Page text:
Adaptation Fund Seminar in Caribbean Aimed at Enhancing Climate Finance Readiness and Project Development
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Barbados (October 23, 2017) — The Adaptation Fund convenes 15 countries from across the Caribbean this week in a seminar in Barbados to share knowledge and best practices in developing and implementing effective adaptation projects.
The seminar, which takes place October 24-25 in Wildey, is co-hosted with the Caribbean Development Bank, an accredited regional implementing entity of the Adaptation Fund. About 40 people are expected to attend the seminar, which will cover all aspects of the Adaptation Fund project cycle – from design, preparation and development to evaluation. It will also discuss mainstreaming gender, environmental and social considerations into Fund projects.
An overview will be provided of the accreditation process, fiduciary requirements, and best practices under the Fund’s pioneering Direct Access modality – which empowers vulnerable developing countries to design adaptation projects and access climate finance directly through accredited national implementing entities (NIEs) while building their own capacities to adapt to climate change.
NIEs accredited with the Fund, including the Department of Environment (DoE) of Antigua and Barbuda and the Planning Institute of Jamaica (PIOJ), as well as staff from the Adaptation Fund and Caribbean Development Bank and other stakeholders from the region will participate in interactive discussions.
“As we have seen recently from Hurricanes Irma and Maria and other storms that have caused widespread damage to Caribbean islands, this region is particularly vulnerable to the negative impacts of climate change,” said Adaptation Fund Board Chair Michael Kracht. “This workshop will be pivotal in fostering an exchange of country experiences, successes and lessons to further enhance access to climate finance and adaptation actions on the ground and ensure Caribbean communities are well-prepared and resilient.”
The Adaptation Fund currently funds several projects in the region, including a US$ 9.9 million programme on the northwest coast of Antigua where the DoE is improving drainage, wetlands and climate-proofing infrastructure and a US$ 3 million project carried out by PIOJ to enhance sustainable and smart agriculture in Jamaica through improved water and land management. It is further funding restoration of marine and coastal systems through a US$ 6 million project implemented by the World Bank in Belize, and another US$ 6 million project in Cuba implemented by the UNDP to reduce communities’ vulnerability to coastal flooding through ecosystem-based adaptation.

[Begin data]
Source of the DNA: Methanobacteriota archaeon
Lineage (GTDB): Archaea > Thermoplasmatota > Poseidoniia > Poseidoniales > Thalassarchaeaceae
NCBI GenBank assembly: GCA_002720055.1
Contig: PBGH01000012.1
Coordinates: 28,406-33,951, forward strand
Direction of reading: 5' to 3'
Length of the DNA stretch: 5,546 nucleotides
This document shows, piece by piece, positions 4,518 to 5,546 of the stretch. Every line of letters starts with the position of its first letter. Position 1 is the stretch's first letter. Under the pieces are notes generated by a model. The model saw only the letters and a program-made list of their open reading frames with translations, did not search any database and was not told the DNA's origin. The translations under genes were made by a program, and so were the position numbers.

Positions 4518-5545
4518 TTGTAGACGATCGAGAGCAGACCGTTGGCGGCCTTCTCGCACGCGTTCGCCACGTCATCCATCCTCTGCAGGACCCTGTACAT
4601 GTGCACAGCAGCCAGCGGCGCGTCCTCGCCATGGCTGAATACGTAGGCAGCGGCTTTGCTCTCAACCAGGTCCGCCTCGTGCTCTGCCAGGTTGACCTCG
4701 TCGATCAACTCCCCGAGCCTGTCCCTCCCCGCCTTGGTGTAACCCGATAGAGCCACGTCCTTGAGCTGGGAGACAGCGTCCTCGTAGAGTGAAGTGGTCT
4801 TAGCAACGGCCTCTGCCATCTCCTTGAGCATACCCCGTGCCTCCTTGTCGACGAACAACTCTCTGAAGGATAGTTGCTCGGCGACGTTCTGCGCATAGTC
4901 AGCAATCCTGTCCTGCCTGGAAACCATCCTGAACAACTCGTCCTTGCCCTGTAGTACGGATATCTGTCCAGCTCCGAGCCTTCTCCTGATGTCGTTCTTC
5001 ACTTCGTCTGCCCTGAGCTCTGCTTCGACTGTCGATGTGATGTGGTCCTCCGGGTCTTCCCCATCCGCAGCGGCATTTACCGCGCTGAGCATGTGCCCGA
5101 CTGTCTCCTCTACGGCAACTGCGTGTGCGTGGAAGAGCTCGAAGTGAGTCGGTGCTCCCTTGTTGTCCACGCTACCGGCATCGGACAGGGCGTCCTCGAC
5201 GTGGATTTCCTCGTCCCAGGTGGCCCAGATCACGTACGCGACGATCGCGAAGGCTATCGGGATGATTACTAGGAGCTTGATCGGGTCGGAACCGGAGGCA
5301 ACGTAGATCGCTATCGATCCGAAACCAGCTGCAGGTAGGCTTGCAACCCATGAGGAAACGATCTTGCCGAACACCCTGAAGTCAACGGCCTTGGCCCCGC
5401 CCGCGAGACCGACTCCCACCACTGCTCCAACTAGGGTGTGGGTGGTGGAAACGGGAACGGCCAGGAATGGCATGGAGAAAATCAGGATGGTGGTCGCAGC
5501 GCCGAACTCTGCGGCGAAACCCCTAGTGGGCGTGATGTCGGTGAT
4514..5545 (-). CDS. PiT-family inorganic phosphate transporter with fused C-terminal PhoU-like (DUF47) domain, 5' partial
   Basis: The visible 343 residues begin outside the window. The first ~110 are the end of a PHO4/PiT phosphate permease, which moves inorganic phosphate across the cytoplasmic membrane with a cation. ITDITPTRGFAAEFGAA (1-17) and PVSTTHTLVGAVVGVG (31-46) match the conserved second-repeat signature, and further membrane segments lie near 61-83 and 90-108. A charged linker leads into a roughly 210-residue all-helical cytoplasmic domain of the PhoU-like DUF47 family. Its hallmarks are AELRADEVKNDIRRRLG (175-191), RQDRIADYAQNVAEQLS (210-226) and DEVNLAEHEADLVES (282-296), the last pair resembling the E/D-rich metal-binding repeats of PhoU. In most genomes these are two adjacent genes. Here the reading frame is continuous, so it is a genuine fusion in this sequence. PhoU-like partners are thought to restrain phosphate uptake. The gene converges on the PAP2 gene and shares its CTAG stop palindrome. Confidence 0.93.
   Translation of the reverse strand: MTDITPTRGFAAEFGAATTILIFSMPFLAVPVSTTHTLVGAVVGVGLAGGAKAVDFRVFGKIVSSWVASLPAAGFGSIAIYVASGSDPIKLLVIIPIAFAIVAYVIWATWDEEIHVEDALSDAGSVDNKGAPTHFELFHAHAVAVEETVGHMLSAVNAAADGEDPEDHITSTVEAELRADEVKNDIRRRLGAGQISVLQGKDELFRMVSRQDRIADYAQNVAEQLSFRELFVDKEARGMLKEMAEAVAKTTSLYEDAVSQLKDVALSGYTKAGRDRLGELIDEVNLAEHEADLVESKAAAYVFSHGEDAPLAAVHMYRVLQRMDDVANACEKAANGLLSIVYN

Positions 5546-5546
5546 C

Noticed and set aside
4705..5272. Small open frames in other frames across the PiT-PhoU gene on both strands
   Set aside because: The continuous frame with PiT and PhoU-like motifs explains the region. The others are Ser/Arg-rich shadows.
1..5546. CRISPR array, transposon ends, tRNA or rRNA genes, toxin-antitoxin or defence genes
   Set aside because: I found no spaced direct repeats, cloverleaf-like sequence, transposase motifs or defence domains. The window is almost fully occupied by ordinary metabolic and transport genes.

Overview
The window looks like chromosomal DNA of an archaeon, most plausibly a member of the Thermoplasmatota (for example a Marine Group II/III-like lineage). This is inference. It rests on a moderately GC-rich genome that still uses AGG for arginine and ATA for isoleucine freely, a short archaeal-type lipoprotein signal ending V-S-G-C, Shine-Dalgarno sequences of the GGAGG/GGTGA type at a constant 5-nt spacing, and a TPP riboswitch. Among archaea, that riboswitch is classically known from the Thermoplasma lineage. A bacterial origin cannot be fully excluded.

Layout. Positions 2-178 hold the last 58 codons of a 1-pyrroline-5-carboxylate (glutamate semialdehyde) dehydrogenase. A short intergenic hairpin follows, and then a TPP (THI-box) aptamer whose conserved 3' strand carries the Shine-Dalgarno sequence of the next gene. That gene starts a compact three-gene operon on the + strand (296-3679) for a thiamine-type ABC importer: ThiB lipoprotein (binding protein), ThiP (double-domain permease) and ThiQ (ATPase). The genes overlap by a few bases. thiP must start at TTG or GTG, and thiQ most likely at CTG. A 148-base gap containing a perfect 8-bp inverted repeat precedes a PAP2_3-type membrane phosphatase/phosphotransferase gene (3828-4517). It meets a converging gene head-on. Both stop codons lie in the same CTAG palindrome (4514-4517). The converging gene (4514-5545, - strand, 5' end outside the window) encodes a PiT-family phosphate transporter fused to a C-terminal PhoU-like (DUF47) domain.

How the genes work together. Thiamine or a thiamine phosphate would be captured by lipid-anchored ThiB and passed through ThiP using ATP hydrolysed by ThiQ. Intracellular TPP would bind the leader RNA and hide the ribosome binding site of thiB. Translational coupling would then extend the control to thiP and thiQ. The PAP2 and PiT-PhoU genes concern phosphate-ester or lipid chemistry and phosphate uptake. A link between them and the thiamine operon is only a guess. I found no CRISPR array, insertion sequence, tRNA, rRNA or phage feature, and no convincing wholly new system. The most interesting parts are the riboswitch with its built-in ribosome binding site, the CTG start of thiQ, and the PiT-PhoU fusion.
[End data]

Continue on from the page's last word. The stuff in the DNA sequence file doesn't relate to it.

Furthermore, the Adaptation Fund Board has endorsed a project concept in the Dominican Republic by the NIE, Dominican Institute of Integrated Development (IDDI), to enhance climate resilience in San Cristóbal Province through integrated water resources management and rural development.
All five countries are small island developing states (SIDS), which is also a special focus of the upcoming UN COP23 climate change conference in November in Bonn, Germany, with Fiji serving as the COP Presidency.
The seminar takes place at a time when the Fund is in high demand and gaining strong momentum heading into COP 23 in Bonn next month, where it will also commemorate the 10th anniversary of the launch of its operations. The Adaptation Fund Board just approved several new adaptation projects at its 30th meeting on October 12-13, including three SIDS projects in Fiji, Solomon Islands and Guinea-Bissau. The Fund has 13 approved SIDS projects in total, with 42% of its NIEs in SIDS or least developed countries.
The Board also approved a new five-year medium term strategy, which focuses on the pillars of Action, Innovation and Learning. It affirmed and strengthened what the Fund is already doing effectively in delivering concrete, localized and scalable adaptation actions on the ground while pioneering and sharing new adaptation innovations. Direct Access, as well as the Fund’s alternative streamlined accreditation process for smaller entities are good examples of those.
“Caribbean island nations and SIDS remain at high risk to climate change impacts,” said Adaptation Fund Board Secretariat Manager Mikko Ollikainen. “Rising sea levels, intense storms and varying rainfall put Caribbean communities and their primary economic sectors of fishing, tourism and agriculture at risk. This workshop is part of our strategic pillar of Learning and Sharing, and is an important aspect of our growing activities to foster knowledge that empowers countries and ultimately improves adaptation practices on the ground.”
The Fund’s Readiness Programme for Climate Finance convenes several in-country workshops and global webinars each year on the accreditation and project development processes, while funding technical assistance and south-to-south grants for NIEs.
ABOUT the ADAPTATION FUND
Since 2010, the Adaptation Fund has committed US$ 462 million to support 73 countries, with more than 5.4 million direct beneficiaries.
Communications: Matthew Pueschel, firstname.lastname@example.org or +1-202-473-6743
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